Second, major systemic advances are birthed of bold new actions of the type that require cooperative interaction across groups and that typically meet substantial resistance from the status quo. Whether achieving space exploration by sending a man to the moon and returning him safely, advancing the civil rights movement through coordinated nonviolent resistance coupled with compelling narrative, enhancing our understanding of biology with the human genome project, or answering some of the deepest questions of physics using the Large Hadron Collider, we must push ahead and push through barriers of inertia to accomplish systemic change. Conquering racial and ethnic disparities in health care (or any of the aforementioned big problems in health care) is no different. These historic examples from an of non-health-care topics suggest that taking this leap also creates uncertainty and contention as new systems are tested. But what was clear in those past examples, and what is clear in health care today, is that the status quo is not solving our big problems. It is equally clear that, even should we wish to (which we do not), we cannot rely on central regulatory action to solve them, given the persistent state of impasse in our government. Perhaps this impasse, although unfortunate, is the opportunity that will force us to act in the private sectors of health care to address our big problems.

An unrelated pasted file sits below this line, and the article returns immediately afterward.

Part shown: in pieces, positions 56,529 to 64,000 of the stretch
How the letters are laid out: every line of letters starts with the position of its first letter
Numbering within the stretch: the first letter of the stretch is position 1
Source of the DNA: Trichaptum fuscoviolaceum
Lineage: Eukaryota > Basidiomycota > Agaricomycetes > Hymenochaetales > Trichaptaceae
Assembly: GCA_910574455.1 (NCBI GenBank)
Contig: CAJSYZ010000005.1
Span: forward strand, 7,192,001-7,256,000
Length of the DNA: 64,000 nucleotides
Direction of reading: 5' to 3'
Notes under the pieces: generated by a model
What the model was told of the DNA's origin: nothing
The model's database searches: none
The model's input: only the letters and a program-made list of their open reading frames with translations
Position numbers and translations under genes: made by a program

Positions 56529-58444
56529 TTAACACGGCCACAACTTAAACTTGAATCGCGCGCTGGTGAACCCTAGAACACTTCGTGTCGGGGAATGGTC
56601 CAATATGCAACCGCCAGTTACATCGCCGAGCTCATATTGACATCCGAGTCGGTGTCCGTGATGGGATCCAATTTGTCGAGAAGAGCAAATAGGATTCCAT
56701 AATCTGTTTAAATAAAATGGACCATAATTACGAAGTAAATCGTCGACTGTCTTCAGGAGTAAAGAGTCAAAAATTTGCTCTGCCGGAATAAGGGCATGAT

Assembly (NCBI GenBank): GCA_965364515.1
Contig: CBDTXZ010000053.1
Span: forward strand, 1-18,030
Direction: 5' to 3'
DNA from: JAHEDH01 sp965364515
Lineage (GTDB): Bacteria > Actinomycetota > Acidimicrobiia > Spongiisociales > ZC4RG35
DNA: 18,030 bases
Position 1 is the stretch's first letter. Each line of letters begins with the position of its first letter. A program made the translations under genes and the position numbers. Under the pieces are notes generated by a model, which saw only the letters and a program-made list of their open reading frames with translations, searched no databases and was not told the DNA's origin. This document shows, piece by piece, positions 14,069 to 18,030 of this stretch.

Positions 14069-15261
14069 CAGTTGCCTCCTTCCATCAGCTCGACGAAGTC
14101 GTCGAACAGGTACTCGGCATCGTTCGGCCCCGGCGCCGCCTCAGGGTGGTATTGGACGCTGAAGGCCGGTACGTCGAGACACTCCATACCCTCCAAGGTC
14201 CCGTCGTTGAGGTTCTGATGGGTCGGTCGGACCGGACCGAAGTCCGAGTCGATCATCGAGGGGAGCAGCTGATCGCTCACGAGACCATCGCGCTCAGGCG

Using Available Capital to Solve Systemic Problems
To achieve real outcomes success in these complex areas requires coordination of three types of capital: human, financial, and social. Our human capital is superb—we have the best, most skilled, and most highly trained physician workforce that has ever existed. We worry greatly about our financial capital given the state of our economy, government dysfunction, looming restrictions on GME funding and reimbursement, and other things, such as the threat of the so-called sustainable growth rate cuts to physician Medicare reimbursement. However, the United States deploys more than $2.5 trillion per year (>15% of our gross domestic product) toward health care. One can convincingly argue that we misapply these dollars—administrative costs and duplication come to mind—but it is hard to argue that we lack financial capital. It simply needs to be deployed in vastly different ways.